Reaction in Athens was also harsh. "It is not (Turkish Prime Minister Mesut) Yilmaz's right to send fighter planes to the Turkish occupied part of Cyprus," said Greek Foreign Minister Theodoros Pangalos.

    "It is completely illegal, because first of all there shouldn't be a Turkish occupation there."

    Yilmaz yesterday warned the Greek Cypriot side that they would come off worse from any escalation in tension.

    "The Greek Cypriots would be the ones to suffer from an escalation in tension," he said in Bucharest, where he is on a state visit.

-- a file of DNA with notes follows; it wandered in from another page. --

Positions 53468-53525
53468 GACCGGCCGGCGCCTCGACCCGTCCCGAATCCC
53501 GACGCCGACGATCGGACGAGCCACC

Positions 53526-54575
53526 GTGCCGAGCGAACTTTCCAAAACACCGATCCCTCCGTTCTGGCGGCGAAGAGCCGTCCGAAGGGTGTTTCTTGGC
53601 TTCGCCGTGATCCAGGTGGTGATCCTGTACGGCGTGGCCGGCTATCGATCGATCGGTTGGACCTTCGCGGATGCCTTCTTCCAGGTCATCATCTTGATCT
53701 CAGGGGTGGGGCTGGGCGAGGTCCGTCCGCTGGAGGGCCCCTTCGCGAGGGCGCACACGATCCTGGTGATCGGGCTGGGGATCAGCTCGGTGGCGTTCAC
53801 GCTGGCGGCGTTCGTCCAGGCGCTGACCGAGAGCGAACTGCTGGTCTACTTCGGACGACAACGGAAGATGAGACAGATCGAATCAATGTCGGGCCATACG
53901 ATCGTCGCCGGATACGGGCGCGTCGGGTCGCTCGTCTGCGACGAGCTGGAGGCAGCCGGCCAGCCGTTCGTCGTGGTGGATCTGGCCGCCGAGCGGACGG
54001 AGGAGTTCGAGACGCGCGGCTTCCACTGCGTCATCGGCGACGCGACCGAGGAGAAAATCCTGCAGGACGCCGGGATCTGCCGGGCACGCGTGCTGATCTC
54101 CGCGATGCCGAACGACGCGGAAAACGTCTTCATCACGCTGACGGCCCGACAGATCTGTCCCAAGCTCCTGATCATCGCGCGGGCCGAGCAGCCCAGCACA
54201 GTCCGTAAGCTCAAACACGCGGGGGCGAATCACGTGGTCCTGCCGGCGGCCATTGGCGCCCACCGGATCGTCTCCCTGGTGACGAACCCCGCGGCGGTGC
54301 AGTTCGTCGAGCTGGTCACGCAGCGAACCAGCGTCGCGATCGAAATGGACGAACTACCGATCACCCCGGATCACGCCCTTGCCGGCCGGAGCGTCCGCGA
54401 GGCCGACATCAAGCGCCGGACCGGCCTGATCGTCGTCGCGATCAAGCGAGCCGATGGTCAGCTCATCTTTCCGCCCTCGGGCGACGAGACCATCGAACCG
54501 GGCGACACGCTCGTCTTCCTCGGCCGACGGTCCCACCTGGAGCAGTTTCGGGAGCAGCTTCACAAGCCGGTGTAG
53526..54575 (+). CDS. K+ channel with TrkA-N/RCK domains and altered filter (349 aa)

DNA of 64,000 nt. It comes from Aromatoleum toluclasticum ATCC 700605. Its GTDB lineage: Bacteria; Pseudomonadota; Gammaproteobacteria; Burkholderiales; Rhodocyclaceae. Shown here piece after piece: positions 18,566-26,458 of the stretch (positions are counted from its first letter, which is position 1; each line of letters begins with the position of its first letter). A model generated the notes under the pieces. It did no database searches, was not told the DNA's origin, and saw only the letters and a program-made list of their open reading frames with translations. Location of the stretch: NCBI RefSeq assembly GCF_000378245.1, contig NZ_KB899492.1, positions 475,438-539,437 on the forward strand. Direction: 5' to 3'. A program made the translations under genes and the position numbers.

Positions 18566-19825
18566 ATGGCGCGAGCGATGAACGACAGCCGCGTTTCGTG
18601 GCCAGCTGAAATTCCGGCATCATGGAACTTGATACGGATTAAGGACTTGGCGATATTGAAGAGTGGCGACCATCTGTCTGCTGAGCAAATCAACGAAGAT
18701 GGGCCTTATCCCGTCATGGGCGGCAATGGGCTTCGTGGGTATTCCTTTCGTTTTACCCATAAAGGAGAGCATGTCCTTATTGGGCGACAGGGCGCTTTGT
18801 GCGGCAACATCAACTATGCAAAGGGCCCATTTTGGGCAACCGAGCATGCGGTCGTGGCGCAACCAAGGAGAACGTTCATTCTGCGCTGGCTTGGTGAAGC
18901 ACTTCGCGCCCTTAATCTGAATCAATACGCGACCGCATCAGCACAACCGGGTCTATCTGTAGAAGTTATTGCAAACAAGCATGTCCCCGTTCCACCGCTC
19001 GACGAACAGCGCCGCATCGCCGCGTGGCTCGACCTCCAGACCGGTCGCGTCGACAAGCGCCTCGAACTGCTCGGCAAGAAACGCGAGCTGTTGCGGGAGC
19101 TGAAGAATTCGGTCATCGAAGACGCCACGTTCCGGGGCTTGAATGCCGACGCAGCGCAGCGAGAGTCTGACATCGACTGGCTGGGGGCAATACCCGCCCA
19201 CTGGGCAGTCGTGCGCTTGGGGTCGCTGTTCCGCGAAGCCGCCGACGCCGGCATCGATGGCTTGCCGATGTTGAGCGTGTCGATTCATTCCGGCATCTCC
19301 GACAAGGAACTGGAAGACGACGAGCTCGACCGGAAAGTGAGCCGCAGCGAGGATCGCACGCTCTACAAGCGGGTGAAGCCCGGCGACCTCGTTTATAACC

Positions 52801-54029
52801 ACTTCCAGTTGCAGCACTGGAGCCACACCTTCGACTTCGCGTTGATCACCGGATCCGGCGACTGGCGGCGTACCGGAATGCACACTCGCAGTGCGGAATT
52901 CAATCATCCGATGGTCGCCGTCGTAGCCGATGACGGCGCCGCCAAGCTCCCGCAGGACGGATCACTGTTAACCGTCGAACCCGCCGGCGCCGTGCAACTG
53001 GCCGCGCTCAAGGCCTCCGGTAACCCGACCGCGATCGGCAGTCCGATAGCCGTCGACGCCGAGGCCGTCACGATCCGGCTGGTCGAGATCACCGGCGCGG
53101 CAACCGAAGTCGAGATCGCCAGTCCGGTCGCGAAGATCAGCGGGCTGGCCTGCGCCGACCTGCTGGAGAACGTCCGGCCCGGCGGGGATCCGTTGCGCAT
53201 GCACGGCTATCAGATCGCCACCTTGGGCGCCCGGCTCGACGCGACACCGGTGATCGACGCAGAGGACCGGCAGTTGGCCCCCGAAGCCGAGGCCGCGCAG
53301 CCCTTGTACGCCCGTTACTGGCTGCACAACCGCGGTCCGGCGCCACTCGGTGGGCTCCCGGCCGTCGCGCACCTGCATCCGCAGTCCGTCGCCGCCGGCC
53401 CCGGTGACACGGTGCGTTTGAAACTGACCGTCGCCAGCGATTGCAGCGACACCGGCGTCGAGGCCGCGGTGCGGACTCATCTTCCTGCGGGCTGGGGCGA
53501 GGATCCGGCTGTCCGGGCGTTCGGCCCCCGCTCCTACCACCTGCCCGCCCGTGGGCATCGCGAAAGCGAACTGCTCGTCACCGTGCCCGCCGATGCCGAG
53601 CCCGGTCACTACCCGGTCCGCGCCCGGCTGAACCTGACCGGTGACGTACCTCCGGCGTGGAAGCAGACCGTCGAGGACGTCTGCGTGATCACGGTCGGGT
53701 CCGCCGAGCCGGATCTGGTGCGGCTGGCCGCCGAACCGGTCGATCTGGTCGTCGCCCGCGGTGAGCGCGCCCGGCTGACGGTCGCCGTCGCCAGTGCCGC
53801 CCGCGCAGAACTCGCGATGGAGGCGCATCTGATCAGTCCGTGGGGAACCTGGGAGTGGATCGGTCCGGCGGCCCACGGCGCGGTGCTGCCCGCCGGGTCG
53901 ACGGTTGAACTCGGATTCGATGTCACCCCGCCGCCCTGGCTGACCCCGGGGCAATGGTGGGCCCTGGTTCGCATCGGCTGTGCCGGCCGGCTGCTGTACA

Asked about the possibility of war on the island, Yilmaz said: "Of course we do not want such a thing. But to a large extent this depends on the attitude of the Greek Cypriots."

    "With the air force on the island, Greece has exhibited its offensive intentions directed against Turkey. It is out of the question for Turkey not to respond to that."

    He said, however, that Turkey would call on Britain to help head off military tension on the island.

    "Diplomatic initiatives will be made with Cyprus guarantor power Britain," Yilmaz said.

    Diplomatic sources in Nicosia yesterday criticised the Greek Cypriot side for allowing Greece to land planes at Paphos. Describing it as "injudicious", the source told the Cyprus Mail: "It couldn't have been at a worse time - the last day of the EU Cardiff summit."

    "Things were really upbeat in Cardiff and we have been working behind the scenes with Turkey," the diplomatic source said. "Now we must wait a little longer to see what Turkey will say about Cardiff."